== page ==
Oil prices retreated a day after posting big gains as traders turned their attention to the release later Friday of a monthly U.S. jobs report.

Benchmark oil for November delivery was down 33 cents to $91.38 a barrel at midday Bangkok time in electronic trading on the New York Mercantile Exchange. On Thursday, tensions between Syria and Turkey gave oil prices their biggest jump in two months. Oil settled at $91.71 per barrel, up by $3.57, or 4 percent in New York.

The price of oil rose after Turkey's military fired on targets in Syria for the second day. The Middle East and North Africa account for about a third of global oil production. Any tension in the region makes traders nervous about a disruption to supplies.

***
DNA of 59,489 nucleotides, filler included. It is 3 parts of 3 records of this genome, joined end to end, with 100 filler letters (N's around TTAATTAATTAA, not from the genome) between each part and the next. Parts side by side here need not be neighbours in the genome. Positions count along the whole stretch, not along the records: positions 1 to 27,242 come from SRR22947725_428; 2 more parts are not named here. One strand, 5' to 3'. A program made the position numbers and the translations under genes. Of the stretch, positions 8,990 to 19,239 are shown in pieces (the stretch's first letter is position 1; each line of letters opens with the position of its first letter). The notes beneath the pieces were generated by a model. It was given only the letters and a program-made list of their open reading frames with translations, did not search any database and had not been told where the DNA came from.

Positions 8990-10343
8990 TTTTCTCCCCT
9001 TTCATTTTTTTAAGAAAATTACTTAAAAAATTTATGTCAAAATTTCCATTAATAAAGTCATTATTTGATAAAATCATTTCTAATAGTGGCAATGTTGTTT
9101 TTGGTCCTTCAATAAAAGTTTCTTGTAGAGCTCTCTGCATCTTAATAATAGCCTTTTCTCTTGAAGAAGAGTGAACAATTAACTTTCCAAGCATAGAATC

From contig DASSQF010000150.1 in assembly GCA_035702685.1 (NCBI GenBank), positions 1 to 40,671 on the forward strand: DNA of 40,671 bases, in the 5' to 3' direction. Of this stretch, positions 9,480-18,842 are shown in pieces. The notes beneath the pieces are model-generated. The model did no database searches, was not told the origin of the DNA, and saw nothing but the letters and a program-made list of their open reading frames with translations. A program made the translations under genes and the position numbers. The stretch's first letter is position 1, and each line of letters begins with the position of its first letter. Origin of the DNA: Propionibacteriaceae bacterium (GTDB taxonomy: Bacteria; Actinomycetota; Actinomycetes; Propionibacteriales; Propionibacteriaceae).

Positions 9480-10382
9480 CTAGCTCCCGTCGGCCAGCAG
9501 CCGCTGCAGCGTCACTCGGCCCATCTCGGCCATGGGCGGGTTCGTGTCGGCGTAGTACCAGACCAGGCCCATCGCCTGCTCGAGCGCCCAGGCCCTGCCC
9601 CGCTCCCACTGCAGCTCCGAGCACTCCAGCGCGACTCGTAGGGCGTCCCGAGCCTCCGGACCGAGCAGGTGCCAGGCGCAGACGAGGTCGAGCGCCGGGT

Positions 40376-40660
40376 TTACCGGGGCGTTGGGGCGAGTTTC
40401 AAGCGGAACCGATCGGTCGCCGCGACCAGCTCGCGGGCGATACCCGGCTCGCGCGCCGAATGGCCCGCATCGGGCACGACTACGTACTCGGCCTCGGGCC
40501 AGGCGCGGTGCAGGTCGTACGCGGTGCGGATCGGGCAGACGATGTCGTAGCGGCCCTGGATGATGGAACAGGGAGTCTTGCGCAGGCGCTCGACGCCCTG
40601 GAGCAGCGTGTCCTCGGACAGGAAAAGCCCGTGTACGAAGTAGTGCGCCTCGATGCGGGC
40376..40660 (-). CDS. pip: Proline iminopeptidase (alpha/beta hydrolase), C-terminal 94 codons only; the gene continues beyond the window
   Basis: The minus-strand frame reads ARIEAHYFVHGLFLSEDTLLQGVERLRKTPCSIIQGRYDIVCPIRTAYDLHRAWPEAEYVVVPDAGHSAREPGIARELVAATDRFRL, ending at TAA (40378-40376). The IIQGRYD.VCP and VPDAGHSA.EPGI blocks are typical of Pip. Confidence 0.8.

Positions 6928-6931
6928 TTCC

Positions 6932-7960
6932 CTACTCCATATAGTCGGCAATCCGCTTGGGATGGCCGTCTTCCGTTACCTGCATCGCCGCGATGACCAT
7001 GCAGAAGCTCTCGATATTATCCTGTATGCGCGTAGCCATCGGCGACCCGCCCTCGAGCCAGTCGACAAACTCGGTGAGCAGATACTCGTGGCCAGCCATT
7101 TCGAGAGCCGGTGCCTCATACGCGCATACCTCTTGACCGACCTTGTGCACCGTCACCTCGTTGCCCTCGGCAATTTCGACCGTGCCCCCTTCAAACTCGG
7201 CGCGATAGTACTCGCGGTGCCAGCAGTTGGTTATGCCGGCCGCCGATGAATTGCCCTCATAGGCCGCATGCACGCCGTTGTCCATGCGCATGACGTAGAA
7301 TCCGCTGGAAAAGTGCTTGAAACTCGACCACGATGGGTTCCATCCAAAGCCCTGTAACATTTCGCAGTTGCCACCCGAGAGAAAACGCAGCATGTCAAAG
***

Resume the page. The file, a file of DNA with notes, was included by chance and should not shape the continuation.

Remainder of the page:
Oil also got a boost from a falling dollar, which tends to influence investors to buy commodities like oil and gold.

The U.S. Labor Department will later Friday release September employment data — a key indicator for growth in the world's largest economy. The widely anticipated report has taken on added importance in the heat of the U.S. presidential race.

"As far as today goes, all eyes will be on the U.S. jobs report," said oil analyst Stephen Schork in an email commentary.

Brent crude, which is used to price international varieties of oil, was down 54 cents to $112.04.

Among other energy futures traded in New York:

— Natural gas rose 1.6 cents to $3.422 per 1,000 cubic feet.

— Heating oil fell 1.3 cents to $3.176 per gallon.

— Wholesale gasoline fell 1.4 cents to $2.929 per gallon.